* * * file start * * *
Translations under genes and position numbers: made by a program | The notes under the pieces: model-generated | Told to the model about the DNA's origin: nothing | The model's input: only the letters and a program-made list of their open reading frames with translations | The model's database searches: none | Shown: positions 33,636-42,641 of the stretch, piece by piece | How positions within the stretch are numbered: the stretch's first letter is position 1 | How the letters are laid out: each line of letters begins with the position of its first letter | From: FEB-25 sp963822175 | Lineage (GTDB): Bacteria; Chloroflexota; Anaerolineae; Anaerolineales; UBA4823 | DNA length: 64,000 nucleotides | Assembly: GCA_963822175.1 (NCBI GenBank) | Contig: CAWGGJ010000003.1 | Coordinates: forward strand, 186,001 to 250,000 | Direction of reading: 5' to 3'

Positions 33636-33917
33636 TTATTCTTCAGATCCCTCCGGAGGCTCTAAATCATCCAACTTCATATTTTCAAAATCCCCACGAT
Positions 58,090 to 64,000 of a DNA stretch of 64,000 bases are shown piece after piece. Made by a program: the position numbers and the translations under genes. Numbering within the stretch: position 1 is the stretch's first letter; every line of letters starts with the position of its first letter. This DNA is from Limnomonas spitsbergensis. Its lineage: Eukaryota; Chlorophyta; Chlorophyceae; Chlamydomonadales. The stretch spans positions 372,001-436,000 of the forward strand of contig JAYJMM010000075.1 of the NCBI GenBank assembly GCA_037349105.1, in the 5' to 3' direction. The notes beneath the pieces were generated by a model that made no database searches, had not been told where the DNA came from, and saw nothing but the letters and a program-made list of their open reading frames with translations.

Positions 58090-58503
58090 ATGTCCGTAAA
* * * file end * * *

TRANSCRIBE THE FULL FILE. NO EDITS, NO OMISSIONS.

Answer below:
Translations under genes and position numbers: made by a program | The notes under the pieces: model-generated | Told to the model about the DNA's origin: nothing | The model's input: only the letters and a program-made list of their open reading frames with translations | The model's database searches: none | Shown: positions 33,636-42,641 of the stretch, piece by piece | How positions within the stretch are numbered: the stretch's first letter is position 1 | How the letters are laid out: each line of letters begins with the position of its first letter | From: FEB-25 sp963822175 | Lineage (GTDB): Bacteria; Chloroflexota; Anaerolineae; Anaerolineales; UBA4823 | DNA length: 64,000 nucleotides | Assembly: GCA_963822175.1 (NCBI GenBank) | Contig: CAWGGJ010000003.1 | Coordinates: forward strand, 186,001 to 250,000 | Direction of reading: 5' to 3'

Positions 33636-33917
33636 TTATTCTTCAGATCCCTCCGGAGGCTCTAAATCATCCAACTTCATATTTTCAAAATCCCCACGAT
Positions 58,090 to 64,000 of a DNA stretch of 64,000 bases are shown piece after piece. Made by a program: the position numbers and the translations under genes. Numbering within the stretch: position 1 is the stretch's first letter; every line of letters starts with the position of its first letter. This DNA is from Limnomonas spitsbergensis. Its lineage: Eukaryota; Chlorophyta; Chlorophyceae; Chlamydomonadales. The stretch spans positions 372,001-436,000 of the forward strand of contig JAYJMM010000075.1 of the NCBI GenBank assembly GCA_037349105.1, in the 5' to 3' direction. The notes beneath the pieces were generated by a model that made no database searches, had not been told where the DNA came from, and saw nothing but the letters and a program-made list of their open reading frames with translations.

Positions 58090-58503
58090 ATGTCCGTAAA